Fresh Opportunity for Sudan to Join EAC


The recent entry of oil-rich South Sudan into the East African Community (EAC) could pave the way for neighbouring Sudan to join, despite being refused five years ago, analysts say.

Heads of State from the EAC blocked Sudan’s initial application in 2011 on the grounds it didn’t meet the geographical and border requirements set out by the bloc. However, the country could now argue the admission of neighbouring South Sudan bridges the gaps created by the countries splitting in 2011.


Sudan admission ‘will not be a major issue’

Analyst Karithi Murimi says Sudan’s admission into the EAC could now be a simple process if the country pushes the issue.

“Sudan was told to agree on custom protocol and inter-relationship issues when its request was turned down in 2011,” he told Nation. “It has not put its paperwork together and filed them with the EAC secretariat, [but] if they complete their paperwork, admission will not be a major issue.”


Human rights concerns remain

Although the EAC pinpointed geographical requirements as its reason for blocking Sudan’s initial request, the country’s human rights record was also a point of concern. Both Uganda and Tanzania opposed Sudan’s application over human rights issues and fears the country’s bad image could discourage investors.

Sudan’s human rights record is notorious and the country’s president has an outstanding warrant for his arrest by the ICC. He’s charged with multiple accounts of genocide, war crimes and crimes against humanity. Human Rights Watch described the country as making “no progress in its abysmal rights record” in the organisation’s 2015 report.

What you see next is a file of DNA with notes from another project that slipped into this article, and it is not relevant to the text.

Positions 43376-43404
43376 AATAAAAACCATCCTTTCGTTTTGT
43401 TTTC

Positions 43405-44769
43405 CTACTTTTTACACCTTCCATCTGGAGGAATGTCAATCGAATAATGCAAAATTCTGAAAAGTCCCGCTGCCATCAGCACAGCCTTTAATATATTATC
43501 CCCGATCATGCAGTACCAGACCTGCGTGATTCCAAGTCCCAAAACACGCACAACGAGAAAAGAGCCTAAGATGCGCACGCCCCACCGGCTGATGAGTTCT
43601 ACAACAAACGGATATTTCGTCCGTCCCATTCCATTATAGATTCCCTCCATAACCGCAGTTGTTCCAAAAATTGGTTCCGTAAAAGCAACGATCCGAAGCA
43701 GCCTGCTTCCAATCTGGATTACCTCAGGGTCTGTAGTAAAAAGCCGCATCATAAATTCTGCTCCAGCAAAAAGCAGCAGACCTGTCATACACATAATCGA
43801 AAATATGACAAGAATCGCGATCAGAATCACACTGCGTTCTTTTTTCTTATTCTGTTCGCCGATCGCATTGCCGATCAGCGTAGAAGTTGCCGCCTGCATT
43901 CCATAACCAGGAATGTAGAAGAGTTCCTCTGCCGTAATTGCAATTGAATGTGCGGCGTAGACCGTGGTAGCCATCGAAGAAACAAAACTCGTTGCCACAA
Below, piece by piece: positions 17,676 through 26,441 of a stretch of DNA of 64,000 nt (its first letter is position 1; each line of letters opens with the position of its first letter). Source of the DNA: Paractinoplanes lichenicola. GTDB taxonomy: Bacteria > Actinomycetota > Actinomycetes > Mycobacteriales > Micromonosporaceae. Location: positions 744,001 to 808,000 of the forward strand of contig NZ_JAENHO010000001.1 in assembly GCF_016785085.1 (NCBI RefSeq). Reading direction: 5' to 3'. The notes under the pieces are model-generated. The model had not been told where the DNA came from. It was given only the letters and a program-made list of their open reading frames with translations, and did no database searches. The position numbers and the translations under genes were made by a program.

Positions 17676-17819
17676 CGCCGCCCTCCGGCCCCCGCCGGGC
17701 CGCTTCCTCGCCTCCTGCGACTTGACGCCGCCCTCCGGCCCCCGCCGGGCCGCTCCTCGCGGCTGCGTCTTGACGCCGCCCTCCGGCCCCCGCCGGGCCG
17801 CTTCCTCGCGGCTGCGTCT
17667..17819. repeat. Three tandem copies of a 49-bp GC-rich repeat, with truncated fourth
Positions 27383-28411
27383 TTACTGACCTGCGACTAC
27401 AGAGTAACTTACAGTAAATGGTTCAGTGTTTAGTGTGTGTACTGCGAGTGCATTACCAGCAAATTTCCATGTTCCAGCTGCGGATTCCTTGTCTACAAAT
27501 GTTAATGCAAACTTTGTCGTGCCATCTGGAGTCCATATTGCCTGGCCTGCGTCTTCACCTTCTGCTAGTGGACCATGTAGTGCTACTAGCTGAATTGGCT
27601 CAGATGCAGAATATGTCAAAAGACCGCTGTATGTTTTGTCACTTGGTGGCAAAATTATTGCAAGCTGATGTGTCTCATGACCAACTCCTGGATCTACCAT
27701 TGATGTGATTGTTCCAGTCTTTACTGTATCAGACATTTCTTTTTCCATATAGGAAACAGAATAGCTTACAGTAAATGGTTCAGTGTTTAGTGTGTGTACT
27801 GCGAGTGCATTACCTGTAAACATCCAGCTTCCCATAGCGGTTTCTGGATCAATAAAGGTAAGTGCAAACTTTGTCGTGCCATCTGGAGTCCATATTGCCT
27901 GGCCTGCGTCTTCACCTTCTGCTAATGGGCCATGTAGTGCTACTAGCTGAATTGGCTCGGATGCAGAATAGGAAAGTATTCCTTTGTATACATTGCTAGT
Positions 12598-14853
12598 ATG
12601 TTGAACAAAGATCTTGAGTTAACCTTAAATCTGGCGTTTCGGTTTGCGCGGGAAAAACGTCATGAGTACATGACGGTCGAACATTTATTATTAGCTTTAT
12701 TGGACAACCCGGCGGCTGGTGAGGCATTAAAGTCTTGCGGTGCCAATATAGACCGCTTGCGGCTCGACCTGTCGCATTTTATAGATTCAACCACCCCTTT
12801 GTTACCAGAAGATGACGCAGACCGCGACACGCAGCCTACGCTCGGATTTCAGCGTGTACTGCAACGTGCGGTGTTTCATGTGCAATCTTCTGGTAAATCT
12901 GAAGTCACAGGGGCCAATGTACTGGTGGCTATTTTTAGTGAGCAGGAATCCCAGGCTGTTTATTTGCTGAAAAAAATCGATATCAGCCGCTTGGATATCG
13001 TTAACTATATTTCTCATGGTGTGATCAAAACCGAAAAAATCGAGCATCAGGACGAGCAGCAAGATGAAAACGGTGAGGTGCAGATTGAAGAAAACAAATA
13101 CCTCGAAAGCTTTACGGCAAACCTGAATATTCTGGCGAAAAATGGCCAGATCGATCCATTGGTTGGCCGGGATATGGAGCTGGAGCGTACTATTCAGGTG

That said, the UN has tallied a series of accusations at the South Sudanese government and rebel fighters in the country over grave human rights violations. Which only compounds any argument Sudan decides to make that it warrants a place in the EAC.


Featured image:
By U.S. Navy photo by Mass Communication Specialist 2nd Class Jesse B. Awalt/Released –, VIRIN 090131-N-0506A-347, Public Domain,

About Aaron Brooks

Aaron Brooks is a UK journalist who wants to cut out the international agendas in news. Spending his early years in both England and Northern Ireland he saw the difference between reality and media coverage at an early age. After graduating from the University of Chester with a BA in journalism, his travels revealed just how large the gap between news and the real world can be. As Editor-in-Chief at East Africa Monitor, it’s his job to provide a balanced view of what’s going on in the region for English-speaking audiences.